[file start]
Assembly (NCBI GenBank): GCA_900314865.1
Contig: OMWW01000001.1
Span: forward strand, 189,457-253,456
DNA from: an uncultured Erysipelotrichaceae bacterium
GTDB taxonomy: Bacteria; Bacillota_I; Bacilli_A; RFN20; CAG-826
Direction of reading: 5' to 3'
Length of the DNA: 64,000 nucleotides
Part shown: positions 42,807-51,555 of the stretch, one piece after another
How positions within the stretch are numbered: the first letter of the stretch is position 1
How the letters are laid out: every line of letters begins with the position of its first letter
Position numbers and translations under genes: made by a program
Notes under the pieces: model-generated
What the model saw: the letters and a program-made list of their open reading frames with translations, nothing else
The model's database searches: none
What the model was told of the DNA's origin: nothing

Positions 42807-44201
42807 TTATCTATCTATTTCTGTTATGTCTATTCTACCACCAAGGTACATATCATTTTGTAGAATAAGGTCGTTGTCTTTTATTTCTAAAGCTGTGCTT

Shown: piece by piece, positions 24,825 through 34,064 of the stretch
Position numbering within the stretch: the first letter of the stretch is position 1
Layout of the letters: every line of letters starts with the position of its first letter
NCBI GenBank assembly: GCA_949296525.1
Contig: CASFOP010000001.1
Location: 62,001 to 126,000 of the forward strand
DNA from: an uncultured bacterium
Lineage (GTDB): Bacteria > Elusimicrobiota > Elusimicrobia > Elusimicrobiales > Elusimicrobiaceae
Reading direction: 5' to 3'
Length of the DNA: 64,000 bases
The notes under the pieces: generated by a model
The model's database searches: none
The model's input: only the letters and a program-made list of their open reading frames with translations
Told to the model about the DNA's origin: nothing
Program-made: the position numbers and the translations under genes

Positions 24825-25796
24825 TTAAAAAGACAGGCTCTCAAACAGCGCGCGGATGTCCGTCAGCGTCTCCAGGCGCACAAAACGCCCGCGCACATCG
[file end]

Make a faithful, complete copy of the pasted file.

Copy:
Assembly (NCBI GenBank): GCA_900314865.1
Contig: OMWW01000001.1
Span: forward strand, 189,457-253,456
DNA from: an uncultured Erysipelotrichaceae bacterium
GTDB taxonomy: Bacteria; Bacillota_I; Bacilli_A; RFN20; CAG-826
Direction of reading: 5' to 3'
Length of the DNA: 64,000 nucleotides
Part shown: positions 42,807-51,555 of the stretch, one piece after another
How positions within the stretch are numbered: the first letter of the stretch is position 1
How the letters are laid out: every line of letters begins with the position of its first letter
Position numbers and translations under genes: made by a program
Notes under the pieces: model-generated
What the model saw: the letters and a program-made list of their open reading frames with translations, nothing else
The model's database searches: none
What the model was told of the DNA's origin: nothing

Positions 42807-44201
42807 TTATCTATCTATTTCTGTTATGTCTATTCTACCACCAAGGTACATATCATTTTGTAGAATAAGGTCGTTGTCTTTTATTTCTAAAGCTGTGCTT

Shown: piece by piece, positions 24,825 through 34,064 of the stretch
Position numbering within the stretch: the first letter of the stretch is position 1
Layout of the letters: every line of letters starts with the position of its first letter
NCBI GenBank assembly: GCA_949296525.1
Contig: CASFOP010000001.1
Location: 62,001 to 126,000 of the forward strand
DNA from: an uncultured bacterium
Lineage (GTDB): Bacteria > Elusimicrobiota > Elusimicrobia > Elusimicrobiales > Elusimicrobiaceae
Reading direction: 5' to 3'
Length of the DNA: 64,000 bases
The notes under the pieces: generated by a model
The model's database searches: none
The model's input: only the letters and a program-made list of their open reading frames with translations
Told to the model about the DNA's origin: nothing
Program-made: the position numbers and the translations under genes

Positions 24825-25796
24825 TTAAAAAGACAGGCTCTCAAACAGCGCGCGGATGTCCGTCAGCGTCTCCAGGCGCACAAAACGCCCGCGCACATCG